Ask the Corps: Mother of Pearl

Another Corpsmen needs your help!

Joshua Writes:

I'm thinking of doing armor that appears to be made of mother of pearl and jade. I assume the jade would be fairly straight forward, but time-consuming to get the variations in color. Mother of pearl, I'm not so sure about. I'm thinking vallejo's pearl white as a base, then matte medium with some sort of mica flake pigment to get the proper shiny, color shifting look. I'd love to see how someone else would approach either of these.

I've personally never worked with an effect like this, so I'm putting it out to you, the community, to help a fellow modeler/painter out! So let's hear your method!

If you have a question of your own, send it to ThePaintingCorps@gmail.com with the subject 'Ask the Corps'!


  1. The problem is that the pearlescent paint effects is that at such a small scale its hard to make it look right. Using mica flakes would make the model (in scale) look like it is coated in glitter. I would recommend using thin layers paint mixed with matte medium. You may want to consider doing a few layers of white over off white, then use a colored glaze in slightly random patches, and keep repeating. This will help you get a translucent and pearlescent white effect, while not actually using any flakes.

    For a good tutorial on stone like painting, I would recommend http://www.coolminiornot.com/forums/showthread.php?t=31535&page=5
    and check out pages 4 and 5 in particular, you're looking for the ceramic stone white used on the helmet and shoulder details.

  2. Something I have had decent success with, though it does not give you the color changing effect you want but looks good on a models is to first paint the model white. Then get your self a cup of clean water.

    Dip your brush (a dry brush works well for this) in some silver and do as you would when dry brushing and wipe it on some paper towel till little or not paint comes off. Then rinse it out in the cup of clean water. Repeat with gold, and if you have it green and red metallics. Then put some white paint on your pallet and use the water from the cup to thin the white paint down to a wash, and then apply this to the surface a few time.

    The basics of what you are doing by wiping the paint off on a towel and then washing the brush out in the water is separating the majority of the colored bonder from the metallic paint and the metallic flakes that are still going to be in the bristles of the brush. So when you mix the now glittery water with the white paint, your a in effect creating a translucent white glaze with flake in a variety of colors in it up, creating a similar but not prefect pearlesent effect.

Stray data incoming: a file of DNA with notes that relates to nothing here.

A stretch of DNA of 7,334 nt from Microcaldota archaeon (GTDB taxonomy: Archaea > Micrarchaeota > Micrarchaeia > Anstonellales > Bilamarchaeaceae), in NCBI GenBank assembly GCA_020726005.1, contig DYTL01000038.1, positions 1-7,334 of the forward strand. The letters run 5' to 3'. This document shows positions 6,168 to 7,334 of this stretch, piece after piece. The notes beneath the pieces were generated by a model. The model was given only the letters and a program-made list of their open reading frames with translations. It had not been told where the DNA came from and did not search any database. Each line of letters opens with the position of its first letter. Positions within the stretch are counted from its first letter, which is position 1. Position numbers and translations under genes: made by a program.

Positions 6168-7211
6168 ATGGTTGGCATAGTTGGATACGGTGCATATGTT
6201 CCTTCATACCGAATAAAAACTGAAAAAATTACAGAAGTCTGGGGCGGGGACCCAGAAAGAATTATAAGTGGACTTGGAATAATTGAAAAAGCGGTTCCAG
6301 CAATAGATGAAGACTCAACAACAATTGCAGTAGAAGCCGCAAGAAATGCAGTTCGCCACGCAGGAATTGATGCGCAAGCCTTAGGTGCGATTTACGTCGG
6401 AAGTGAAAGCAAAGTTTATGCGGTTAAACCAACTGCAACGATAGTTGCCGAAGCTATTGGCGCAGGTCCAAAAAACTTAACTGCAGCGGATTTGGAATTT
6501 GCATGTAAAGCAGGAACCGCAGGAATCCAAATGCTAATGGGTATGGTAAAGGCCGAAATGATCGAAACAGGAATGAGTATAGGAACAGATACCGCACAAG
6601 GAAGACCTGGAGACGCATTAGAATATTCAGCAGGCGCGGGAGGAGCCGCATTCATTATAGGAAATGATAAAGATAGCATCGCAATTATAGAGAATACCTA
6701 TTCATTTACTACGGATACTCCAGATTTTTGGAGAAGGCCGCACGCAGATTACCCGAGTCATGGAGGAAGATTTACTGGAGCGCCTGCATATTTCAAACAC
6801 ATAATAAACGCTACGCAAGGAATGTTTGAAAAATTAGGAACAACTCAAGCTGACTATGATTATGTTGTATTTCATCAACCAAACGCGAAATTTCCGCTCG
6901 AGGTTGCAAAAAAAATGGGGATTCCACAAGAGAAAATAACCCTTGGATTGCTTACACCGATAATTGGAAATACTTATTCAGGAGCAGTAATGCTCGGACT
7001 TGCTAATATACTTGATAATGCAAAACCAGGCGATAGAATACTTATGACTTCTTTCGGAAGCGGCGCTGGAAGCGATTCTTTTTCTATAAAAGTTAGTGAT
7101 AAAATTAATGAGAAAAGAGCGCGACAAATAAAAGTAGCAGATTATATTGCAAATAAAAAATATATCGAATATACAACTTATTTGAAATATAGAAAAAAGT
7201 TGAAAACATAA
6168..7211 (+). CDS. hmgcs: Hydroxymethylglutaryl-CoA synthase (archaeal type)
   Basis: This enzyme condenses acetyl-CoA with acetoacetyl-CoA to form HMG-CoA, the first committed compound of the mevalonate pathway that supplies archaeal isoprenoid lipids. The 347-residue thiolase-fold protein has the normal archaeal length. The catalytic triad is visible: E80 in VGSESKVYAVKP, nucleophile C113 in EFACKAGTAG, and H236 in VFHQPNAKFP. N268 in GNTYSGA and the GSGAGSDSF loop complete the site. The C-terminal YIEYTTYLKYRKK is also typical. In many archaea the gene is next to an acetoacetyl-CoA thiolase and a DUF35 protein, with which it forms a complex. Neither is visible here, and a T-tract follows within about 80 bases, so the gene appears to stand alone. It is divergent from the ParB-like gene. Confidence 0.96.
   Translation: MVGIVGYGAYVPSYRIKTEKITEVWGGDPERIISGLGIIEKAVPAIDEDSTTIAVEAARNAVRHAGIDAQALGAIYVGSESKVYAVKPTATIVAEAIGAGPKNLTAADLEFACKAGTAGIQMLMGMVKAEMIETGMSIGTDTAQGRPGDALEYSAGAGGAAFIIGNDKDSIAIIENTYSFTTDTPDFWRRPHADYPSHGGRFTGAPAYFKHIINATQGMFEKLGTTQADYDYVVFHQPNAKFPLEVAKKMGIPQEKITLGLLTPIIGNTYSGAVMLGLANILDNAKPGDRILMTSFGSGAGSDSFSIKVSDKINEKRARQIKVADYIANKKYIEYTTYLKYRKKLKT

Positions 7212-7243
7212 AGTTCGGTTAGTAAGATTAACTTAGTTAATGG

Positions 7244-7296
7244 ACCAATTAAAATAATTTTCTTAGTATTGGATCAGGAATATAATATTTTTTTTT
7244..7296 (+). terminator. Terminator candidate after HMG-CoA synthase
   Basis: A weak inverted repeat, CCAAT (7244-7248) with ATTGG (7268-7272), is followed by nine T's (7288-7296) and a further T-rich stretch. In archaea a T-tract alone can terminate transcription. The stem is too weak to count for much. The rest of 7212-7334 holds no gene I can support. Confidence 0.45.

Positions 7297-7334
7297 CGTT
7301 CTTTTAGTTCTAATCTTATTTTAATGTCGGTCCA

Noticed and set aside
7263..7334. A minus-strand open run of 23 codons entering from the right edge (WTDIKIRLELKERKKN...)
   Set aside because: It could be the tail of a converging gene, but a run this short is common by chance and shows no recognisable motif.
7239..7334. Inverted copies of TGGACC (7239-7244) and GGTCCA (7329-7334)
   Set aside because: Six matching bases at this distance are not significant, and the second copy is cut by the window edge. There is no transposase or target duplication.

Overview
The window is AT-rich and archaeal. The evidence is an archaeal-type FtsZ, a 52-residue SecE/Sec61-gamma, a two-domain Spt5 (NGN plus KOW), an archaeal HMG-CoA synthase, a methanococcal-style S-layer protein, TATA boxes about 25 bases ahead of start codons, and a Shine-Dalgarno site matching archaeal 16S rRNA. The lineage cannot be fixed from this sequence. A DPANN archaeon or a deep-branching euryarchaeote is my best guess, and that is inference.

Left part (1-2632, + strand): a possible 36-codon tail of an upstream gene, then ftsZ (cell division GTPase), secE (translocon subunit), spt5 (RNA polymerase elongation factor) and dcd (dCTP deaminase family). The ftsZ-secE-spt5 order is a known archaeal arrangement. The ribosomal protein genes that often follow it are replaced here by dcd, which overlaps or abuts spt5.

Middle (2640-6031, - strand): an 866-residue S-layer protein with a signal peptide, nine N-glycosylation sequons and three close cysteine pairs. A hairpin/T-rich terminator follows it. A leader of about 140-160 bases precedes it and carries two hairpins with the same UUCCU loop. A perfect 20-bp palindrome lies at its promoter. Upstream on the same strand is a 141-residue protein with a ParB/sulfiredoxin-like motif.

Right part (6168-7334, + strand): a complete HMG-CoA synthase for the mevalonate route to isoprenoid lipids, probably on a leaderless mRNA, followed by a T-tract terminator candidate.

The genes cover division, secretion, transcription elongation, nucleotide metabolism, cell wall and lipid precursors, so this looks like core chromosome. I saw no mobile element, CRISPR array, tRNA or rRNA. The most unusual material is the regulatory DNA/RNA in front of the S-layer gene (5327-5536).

3. I got a pearl-pearlescent Createx paint in a set for airbrushing. I haven't used it, but it might work out well if handbrushed onto a white basecoat. I really didn't get very great results from airbrushing minis with Createx though, so I would test this out sparingly.

  4. You may find Daler Rowney FW Ink White Pearl & Silver Pearl useful, I've not used those inks specifically, but others in the range have served me well - they're very liquid, smooth & with high amount of pigment.

    Could be worth taking a look if you have a local art supplies shop...

  5. I was in Michaels picking up more matte medium and Flow Aid and I saw some stuff called Iridescent Medium for acrylics. When you mix it with your paint you will get different reflective hues in the color.

    I would try a 3:1 off white to iridescent medium, then several 15:1 Flow Aid to pink washes.

  6. You could also try faschange paints from Parma. They are meant to be airbrushed for lexan r/c car bodies, but do have the color change qualities in them, the only problem is they are typically only color change from one to another. I used them brush on, on one of the old slaanesh pleasure seeker cav models, and it came out pretty good.